Girls wear skirts, boys wear pants. A long-standing division of fashion being broken in the 21st century by brands like TalaMade. The luxurious athleisure brand aims for a genderless approach, “holding its roots within androgyny, anti-fashion and a world that emphasises individual expression as a way to break down social barriers.”
Adorning all black, TalaMade encompasses utilitarian gothic in all their clothing, an ode to our society. With a clever mission and well-made clothes, this brand will take the high fashion world by storm.
TalaMade was founded in 2018 by Tala Surace. Tala felt the need to highlight the diversity of the youth culture and fill the need for gothic fashion that speaks to not just individuality but raw creativity. The TalaMade label exists to provide a narrative that encapsulates the social, subcultural and intellectual factors that shape an individual’s own signature style. She expressed that she started designing at a young age, and while her personal style felt belittled in high school she decided to do something about it.
“From the very moment I started university I knew I wanted to create something tangible of my own that I could put my own process and framework towards, a dream of a label that would express my own sense of style despite how ‘over the top’ it may be that at times…I knew I wanted to carry through not only from the perspective of my own personal style but through the perspective of making other people see the value in their own creative difference even if this is super out of societies social expectations. “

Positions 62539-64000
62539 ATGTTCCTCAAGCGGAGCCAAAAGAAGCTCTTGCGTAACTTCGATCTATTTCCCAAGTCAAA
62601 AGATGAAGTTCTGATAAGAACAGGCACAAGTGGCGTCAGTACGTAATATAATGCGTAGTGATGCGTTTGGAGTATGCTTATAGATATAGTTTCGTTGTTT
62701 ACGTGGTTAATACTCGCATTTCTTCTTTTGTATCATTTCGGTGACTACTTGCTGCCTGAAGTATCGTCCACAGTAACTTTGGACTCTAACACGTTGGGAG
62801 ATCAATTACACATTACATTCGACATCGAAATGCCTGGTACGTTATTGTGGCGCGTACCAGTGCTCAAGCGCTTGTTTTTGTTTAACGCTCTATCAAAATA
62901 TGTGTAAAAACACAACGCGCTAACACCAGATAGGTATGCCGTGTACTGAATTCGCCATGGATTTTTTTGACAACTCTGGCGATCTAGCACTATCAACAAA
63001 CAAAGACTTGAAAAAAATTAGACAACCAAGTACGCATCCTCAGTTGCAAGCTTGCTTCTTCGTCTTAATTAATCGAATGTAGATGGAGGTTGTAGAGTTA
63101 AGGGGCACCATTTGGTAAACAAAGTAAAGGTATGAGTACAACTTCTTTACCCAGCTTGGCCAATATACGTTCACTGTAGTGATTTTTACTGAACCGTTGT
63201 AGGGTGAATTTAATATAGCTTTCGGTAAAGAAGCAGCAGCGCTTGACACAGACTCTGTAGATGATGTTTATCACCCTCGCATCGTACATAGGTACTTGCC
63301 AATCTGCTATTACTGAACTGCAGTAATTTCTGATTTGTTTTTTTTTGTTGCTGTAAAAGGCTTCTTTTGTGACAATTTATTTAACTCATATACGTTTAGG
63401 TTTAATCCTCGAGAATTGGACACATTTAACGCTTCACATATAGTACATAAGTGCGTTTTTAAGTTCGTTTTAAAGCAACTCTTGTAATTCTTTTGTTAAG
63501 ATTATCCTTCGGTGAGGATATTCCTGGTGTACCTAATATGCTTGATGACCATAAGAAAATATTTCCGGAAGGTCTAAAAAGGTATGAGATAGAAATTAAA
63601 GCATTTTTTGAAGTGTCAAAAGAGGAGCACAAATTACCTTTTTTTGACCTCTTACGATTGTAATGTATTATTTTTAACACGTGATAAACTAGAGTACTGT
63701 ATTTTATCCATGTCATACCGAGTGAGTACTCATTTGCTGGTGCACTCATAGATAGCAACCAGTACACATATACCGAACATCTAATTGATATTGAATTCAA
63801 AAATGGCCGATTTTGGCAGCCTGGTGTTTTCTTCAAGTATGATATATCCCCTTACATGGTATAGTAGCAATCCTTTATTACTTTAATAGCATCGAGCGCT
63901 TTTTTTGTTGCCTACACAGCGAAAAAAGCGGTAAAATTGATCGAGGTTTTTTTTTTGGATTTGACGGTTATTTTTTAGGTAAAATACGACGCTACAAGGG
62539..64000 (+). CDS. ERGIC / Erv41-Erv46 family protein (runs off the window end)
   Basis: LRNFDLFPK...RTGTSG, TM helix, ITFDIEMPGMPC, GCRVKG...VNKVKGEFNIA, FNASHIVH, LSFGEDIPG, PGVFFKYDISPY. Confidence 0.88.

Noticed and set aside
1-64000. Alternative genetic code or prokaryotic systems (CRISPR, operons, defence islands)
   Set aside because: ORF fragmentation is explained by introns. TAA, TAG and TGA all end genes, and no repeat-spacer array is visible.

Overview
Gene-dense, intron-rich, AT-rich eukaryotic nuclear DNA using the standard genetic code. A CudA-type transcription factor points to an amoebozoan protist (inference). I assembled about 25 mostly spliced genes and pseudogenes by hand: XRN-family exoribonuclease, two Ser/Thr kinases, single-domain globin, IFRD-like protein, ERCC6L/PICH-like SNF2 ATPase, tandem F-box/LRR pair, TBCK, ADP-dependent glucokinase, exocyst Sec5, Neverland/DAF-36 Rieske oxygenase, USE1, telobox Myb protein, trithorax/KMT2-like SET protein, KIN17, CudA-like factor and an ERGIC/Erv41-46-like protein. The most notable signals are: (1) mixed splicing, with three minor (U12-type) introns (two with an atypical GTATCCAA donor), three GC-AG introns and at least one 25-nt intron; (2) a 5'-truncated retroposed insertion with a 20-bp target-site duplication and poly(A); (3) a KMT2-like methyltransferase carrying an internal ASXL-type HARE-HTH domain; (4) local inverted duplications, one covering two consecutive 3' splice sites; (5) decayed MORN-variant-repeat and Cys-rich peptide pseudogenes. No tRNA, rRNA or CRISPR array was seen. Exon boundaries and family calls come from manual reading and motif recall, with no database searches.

I was so excited to try Tala’s brand, they arrived in an aesthetic TalaMade box, adorned with their signature colour, black. While trying on the cargo pants, and draped long sleeve the material was the first point of notice. You could instantly tell that they were well made just with the feel of the material, which was the first pleasant surprise. The clothes are made with contrasting fabrications (cotton drill, bamboo, linen, acetate, mesh and wool) are combined to create a mix of both tailored and relaxed, oversized athleisure forms, and to create truly unique pieces of clothing, even down to the material.
With the rejection of gender in their clothing, the sizing is hard to get right. Although meant to be oversized and genderless, you’ll want to size down if your usual medium has got some room. “All products are created in line with menswear sizing and functionality, however, are intended for all genders and identities. Oversized silhouettes, relaxed fabrications and versatility are core factors that inform our aesthetic.”
Tala’s genderless approach was something I hadn’t yet seen come into mainstream fashion. Although it has been on the high fashion radar for quite a while now. Tala has diversified this, even more, making athleisure, combining the genderless high fashion with our daily outfits. What inspired such a collaborative idea? “my love for menswear clothing as I discovered that I could make the garments ‘fit’ to my own shape if I wanted to or simply leave them to create an incongruence that would make an onlooker really question what they were looking at…creating a ‘genderless’ approach to TalaMade clothing was imperative in my message of encouragement go creativity for all and at all lengths to truly come across.”